NEW YORK (TheStreet) -- Most American investors are aware thatSina(SINA_)andSohu(SOHU_)are among the big Web portals of China. They know that both have been around for a long time and that both sites look cluttered with information and ads compared with their American counterparts. However, there's much more to the story, especially with what's been cooking at Sina over the last 18 months.
As with any area of investing, it pays to dig beneath the surface of the common bullet points about a company to really figure out its competitive strengths and industry dynamics. The great American portals of the Internet's first wave have either been greatly diminished -- likeAOL(AOL_)orYahoo!(YHOO_)-- or have morphed into part of a broader online strategy likeMicrosoft's(MSFT_)MSN.
Arguably, the most exciting areas of the consumer Web in the last 10 years are social networking sites likeFacebookandTwitter, both of which are private. So although both have seen their private valuations balloon over the last few years an argument could be made that public investors haven't appreciated yet their full value in those of comparable companies. But there are no such comparable companies in the U.S., right? True. But look at China.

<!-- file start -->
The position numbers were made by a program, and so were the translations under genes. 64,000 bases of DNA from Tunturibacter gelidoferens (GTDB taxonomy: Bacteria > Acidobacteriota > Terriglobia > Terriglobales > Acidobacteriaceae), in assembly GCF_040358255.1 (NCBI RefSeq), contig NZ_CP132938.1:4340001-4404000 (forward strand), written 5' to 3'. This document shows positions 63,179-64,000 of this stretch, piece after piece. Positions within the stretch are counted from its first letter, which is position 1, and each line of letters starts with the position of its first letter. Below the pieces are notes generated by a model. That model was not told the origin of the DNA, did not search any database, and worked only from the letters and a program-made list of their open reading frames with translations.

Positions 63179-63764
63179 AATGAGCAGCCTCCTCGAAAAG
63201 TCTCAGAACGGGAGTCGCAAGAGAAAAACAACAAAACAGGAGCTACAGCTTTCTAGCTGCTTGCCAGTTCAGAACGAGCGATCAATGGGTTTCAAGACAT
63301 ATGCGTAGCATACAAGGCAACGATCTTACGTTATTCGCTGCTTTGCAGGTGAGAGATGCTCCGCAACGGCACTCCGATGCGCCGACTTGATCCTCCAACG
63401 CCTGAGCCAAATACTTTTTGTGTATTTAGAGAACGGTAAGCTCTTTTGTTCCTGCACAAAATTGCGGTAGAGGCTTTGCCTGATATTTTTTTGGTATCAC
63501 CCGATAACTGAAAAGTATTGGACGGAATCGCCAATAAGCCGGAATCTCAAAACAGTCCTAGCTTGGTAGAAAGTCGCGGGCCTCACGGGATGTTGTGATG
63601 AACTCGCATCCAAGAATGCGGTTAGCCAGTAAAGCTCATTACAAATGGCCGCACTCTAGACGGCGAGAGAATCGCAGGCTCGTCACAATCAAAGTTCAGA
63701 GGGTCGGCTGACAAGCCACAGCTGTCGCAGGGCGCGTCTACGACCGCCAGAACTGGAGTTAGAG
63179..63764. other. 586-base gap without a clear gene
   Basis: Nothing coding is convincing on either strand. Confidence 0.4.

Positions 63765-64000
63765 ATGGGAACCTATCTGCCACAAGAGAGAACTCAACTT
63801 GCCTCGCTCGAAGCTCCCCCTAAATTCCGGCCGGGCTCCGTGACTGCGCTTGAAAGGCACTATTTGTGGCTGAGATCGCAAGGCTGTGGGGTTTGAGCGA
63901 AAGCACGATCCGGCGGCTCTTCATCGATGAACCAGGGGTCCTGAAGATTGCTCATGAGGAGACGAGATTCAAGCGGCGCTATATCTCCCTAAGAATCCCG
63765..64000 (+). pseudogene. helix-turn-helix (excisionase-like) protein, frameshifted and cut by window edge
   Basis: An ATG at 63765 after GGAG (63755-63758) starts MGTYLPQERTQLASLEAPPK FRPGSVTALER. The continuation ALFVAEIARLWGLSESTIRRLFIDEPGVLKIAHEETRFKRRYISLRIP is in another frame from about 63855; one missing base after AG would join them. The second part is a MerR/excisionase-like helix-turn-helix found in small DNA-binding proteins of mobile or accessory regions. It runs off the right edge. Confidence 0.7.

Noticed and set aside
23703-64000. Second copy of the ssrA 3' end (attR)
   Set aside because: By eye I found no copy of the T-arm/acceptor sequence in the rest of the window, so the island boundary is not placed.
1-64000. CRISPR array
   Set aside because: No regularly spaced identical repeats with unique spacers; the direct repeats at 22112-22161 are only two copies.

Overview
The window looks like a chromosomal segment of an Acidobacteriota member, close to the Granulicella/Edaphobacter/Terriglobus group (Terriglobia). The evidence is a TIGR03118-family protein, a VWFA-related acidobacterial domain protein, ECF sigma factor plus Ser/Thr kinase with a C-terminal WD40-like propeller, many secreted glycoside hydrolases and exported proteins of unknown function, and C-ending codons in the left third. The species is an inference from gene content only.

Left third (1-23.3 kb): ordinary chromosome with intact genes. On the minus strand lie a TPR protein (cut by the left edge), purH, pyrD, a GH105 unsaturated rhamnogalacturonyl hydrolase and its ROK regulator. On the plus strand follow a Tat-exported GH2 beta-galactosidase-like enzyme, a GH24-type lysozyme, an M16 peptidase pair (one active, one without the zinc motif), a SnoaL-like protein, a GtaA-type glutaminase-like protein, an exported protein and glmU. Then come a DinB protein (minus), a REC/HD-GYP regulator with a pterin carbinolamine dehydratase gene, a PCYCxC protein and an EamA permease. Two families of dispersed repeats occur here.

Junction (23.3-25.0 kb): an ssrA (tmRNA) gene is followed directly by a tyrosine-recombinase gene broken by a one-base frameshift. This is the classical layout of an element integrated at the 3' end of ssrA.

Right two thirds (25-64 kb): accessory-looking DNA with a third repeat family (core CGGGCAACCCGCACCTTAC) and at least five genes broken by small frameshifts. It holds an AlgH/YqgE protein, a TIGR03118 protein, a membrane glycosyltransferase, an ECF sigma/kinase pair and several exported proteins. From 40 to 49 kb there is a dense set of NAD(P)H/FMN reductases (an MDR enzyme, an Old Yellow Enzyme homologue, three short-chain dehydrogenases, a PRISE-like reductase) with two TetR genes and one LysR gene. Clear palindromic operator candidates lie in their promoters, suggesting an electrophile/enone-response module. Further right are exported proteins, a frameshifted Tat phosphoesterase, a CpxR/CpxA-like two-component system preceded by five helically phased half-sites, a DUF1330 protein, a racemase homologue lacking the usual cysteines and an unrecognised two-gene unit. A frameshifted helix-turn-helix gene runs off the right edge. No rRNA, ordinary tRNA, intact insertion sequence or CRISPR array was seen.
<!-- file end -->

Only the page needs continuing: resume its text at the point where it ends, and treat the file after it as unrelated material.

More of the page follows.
Youku, one of China's "YouTubes," will come public later this week, while one of China's "Facebooks" --Renren-- will come public in the coming weeks.
Sina, however, has managed to grow its own Twitter. It's called Weibo and it's the biggest reason for the recent ramp-up in thestock priceand why Sina is still considerably undervalued compared to where it will be in six to 12 months from now.
Most are familiar with Twitter's success story. It started in late 2006 so it's now four years old. People at first couldn't understand who would be self-indulgent enough to update the world that he just ate a ham sandwich. Few realized that for many users the Twitter stream would become a primary way of getting information -- likean old RSS fee -- as well as staying in touch with friends and on top of areas of interest.
The information on Breakout Performance reflects opinions by the authors and nothing contained in this publication should be interpreted as or deemed to be a recommendation to any investor to purchase, sell or hold any security. Any investment decisions must in all cases be made by the reader or by their investment adviser. Nothing contained here is intended as a solicitation.
The views expressed on Breakout Performance are solely those of the author or writers on this site.